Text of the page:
Omicron's March Sparks Urgent Global Calls For Vaccinations
SYDNEY (Reuters) - Australia's political leaders were set to hold an emergency meeting on Wednesday as cases of the Omicron coronavirus variant broke infection records and forced countries around to world to double down on vaccinations, just days before Christmas.
Authorities globally have imposed new restrictions and stepped up inoculation efforts as Omicron emerges as the dominant strain of the virus, upending imminent reopening plans that many governments hoped would herald the start of a post-pandemic era in 2022.
Singapore will freeze all new ticket sales for flights and buses under its programme for quarantine-free travel into the city-state from Dec. 23 to Jan. 20, the government said on Wednesday, citing risk from the fast-spreading Omicron.
President Joe Biden on Tuesday promised half a billion free rapid COVID-19 tests and warned the quarter of American adults who are unvaccinated that their choices could spell the "difference between life and death."
In response to the surge in cases, Asia-Pacific countries are also looking to shorten the time between second vaccination shots and boosters. However, wary of public lockdown fatigue, there is reluctance to return to the strict curbs imposed during the spread of the Delta variant earlier this year.
Australian Prime Minister Scott Morrison on Wednesday urged leaders of the country's states to reopen hundreds of vaccination hubs to accelerate the rollout of booster shots after they were shut down as demand slowed when double-dose rates in people above 16 years topped 80 percent.
"That's a very important part of today's discussion," Morrison said ahead of a snap meeting of national Cabinet on Wednesday, which includes of federal and state leaders.
He said decisions about bringing forward the vaccination scheduled would depend on expert advice.
Australia on Wednesday reported more than 5,000 daily infections for the first time during the pandemic, eclipsing the previous high of around 4,600 a day earlier, with the bulk of cases in its most populous states of New South Wales and Victoria.
Despite the Omicron surge, Morrison on Tuesday ruled out lockdowns and insisted that limiting the spread of the virus comes down to personal responsibility.
There was also resistance to new lockdowns in South Korea, where authorities announced restrictions on gatherings and operating times for restaurants, cafes and bars.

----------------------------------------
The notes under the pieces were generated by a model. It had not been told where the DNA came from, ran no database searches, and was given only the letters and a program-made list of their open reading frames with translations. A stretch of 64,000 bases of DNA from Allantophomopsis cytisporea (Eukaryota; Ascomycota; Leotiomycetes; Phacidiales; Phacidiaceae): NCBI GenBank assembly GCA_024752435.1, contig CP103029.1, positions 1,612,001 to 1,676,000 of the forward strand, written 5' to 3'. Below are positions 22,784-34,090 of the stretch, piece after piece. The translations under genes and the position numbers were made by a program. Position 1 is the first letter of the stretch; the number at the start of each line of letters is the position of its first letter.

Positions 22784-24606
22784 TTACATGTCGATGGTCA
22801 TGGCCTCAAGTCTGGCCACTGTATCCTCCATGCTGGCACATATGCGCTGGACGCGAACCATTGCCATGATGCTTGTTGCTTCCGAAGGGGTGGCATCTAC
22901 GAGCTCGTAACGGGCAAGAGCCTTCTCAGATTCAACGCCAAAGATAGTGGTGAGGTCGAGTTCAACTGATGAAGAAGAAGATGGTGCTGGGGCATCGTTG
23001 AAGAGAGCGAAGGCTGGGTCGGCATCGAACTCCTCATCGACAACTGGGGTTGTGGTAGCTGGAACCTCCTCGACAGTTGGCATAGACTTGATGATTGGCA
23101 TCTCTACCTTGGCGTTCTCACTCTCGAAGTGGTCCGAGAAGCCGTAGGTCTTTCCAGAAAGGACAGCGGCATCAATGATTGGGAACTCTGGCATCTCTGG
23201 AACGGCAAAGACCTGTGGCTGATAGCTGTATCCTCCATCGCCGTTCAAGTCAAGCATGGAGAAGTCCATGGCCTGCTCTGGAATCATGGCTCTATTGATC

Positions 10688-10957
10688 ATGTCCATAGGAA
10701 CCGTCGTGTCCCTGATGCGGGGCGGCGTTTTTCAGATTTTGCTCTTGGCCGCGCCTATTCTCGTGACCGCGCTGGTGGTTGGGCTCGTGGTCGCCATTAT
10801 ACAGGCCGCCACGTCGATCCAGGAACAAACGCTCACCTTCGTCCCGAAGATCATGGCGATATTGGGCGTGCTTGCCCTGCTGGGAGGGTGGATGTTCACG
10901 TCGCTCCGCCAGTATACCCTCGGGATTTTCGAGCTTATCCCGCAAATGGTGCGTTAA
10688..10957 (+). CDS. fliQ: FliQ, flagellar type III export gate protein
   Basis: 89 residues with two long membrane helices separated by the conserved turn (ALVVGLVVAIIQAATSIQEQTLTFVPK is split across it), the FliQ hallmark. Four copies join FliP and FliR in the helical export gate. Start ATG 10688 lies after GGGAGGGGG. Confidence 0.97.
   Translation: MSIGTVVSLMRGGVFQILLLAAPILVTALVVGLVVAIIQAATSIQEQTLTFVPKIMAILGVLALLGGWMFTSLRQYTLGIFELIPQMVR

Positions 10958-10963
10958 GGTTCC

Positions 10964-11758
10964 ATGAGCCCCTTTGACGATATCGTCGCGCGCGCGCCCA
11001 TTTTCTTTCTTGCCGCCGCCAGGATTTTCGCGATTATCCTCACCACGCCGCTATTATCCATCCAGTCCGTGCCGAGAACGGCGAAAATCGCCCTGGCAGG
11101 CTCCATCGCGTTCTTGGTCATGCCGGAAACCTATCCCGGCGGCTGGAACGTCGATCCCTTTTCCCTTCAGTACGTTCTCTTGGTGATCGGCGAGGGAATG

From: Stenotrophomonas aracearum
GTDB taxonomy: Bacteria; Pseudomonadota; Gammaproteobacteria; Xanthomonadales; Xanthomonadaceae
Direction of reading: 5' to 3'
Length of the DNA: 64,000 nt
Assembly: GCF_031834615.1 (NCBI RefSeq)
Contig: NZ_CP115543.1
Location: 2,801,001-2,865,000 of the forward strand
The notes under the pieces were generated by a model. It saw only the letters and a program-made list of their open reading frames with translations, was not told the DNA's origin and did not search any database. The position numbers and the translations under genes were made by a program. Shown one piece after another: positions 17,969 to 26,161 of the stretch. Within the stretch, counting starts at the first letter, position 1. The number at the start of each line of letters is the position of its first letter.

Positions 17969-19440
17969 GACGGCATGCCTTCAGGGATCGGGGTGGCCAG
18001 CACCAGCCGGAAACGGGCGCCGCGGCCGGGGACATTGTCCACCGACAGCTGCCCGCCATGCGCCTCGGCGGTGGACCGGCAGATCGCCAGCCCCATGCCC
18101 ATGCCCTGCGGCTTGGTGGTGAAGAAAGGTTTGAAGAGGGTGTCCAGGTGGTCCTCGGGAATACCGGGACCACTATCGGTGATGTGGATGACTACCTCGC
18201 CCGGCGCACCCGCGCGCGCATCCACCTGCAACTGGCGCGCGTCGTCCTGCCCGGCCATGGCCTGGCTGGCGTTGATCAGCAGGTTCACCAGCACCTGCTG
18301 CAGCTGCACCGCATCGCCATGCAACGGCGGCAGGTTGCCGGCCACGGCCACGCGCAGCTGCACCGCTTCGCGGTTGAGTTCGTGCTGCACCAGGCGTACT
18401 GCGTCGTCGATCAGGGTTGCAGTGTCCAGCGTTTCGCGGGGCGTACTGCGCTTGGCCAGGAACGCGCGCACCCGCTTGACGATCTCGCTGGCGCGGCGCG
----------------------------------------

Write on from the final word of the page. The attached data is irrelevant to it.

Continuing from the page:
While polls still show wide support for South Korea's fresh curbs, some of its strictest yet, many small businesses have complained that restrictions leave them overstaffed and overstocked, having prepared for a holiday season under looser rules.
Small business and restaurant associations issued statements protesting the decision and calling for compensation, with one of the groups vowing to stage a demonstration on Wednesday.
Hans Kluge, the World Health Organization's European head, on Tuesday warned of a "storm" that Omicron would bring, "pushing already stretched health systems further to the brink."
Germany, Scotland, Ireland, the Netherlands and South Korea are among countries that have reimposed partial or full lockdowns or other social distancing measures in recent days.
Portugal ordered nightclubs and bars to close and told people to work from home for at least two weeks from Saturday.
British Prime Minister Boris Johnson said he would not introduce new COVID-19 curbs in England before Christmas, but the situation remained extremely difficult and the government might need to act afterwards.
Governments have stepped up vaccination and treatment efforts with the U.S. Food and Drug Administration set to authorise COVID-19 treatment pills from Pfizer Inc and Merck , Bloomberg News reported.
Israel will offer a fourth dose of the COVID-19 vaccine to people older than 60.
For now, financial markets have taken Omicron's spread in their stride, having reclaimed some of the heavy losses made after virus headlines earlier this week.
Policymakers are, however, scrambling to address the economic hit that might come from new outbreaks with Britain announcing 1 billion pounds ($1.3 billion) of extra support for businesses hit hardest by Omicron.
With much still not known about the severity of Omicron infections, businesses are also worried about a swathe of cancellations affecting big-ticket events in the new year.
North America's National Hockey League will not send its players to compete in the men's ice hockey tournament at the Beijing Winter Olympics due to COVID-19 concerns, ESPN reported on Tuesday.
That would not only affect league players in the U.S. and Canadian ice hockey teams, but also those in the Olympic squads of Sweden, Finland and Germany
(Reporting by Renju Jose in Sydney, Josh Smith in Seoul; Writing by Sam Holmes; Editing by Michael Perry)